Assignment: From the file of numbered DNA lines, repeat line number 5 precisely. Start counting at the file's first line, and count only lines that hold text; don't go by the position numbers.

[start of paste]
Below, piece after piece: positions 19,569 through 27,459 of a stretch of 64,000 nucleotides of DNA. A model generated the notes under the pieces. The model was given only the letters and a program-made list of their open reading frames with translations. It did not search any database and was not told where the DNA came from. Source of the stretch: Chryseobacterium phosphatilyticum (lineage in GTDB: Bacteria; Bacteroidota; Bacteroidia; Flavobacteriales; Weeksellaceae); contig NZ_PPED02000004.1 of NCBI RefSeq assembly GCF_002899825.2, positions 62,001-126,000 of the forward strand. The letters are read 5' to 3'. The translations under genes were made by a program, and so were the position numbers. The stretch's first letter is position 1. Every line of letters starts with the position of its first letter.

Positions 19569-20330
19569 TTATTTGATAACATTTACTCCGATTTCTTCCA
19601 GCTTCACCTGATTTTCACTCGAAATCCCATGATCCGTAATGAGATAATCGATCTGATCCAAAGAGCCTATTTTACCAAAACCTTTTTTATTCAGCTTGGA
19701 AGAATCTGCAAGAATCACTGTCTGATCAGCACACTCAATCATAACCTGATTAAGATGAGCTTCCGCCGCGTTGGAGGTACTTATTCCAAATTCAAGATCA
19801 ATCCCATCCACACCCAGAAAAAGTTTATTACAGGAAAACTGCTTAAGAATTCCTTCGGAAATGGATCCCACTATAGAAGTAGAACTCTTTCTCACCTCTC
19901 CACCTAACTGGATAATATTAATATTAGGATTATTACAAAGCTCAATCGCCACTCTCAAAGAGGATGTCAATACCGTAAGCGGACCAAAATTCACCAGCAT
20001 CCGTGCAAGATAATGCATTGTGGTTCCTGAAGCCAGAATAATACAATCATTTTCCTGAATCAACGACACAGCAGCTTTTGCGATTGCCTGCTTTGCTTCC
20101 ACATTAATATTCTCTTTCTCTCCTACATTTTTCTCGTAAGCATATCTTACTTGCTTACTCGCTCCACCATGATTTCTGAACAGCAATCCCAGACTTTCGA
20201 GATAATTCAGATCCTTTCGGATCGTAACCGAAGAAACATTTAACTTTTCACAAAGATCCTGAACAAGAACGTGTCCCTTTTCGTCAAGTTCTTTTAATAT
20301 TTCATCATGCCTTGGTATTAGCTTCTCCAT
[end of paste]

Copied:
19701 AGAATCTGCAAGAATCACTGTCTGATCAGCACACTCAATCATAACCTGATTAAGATGAGCTTCCGCCGCGTTGGAGGTACTTATTCCAAATTCAAGATCA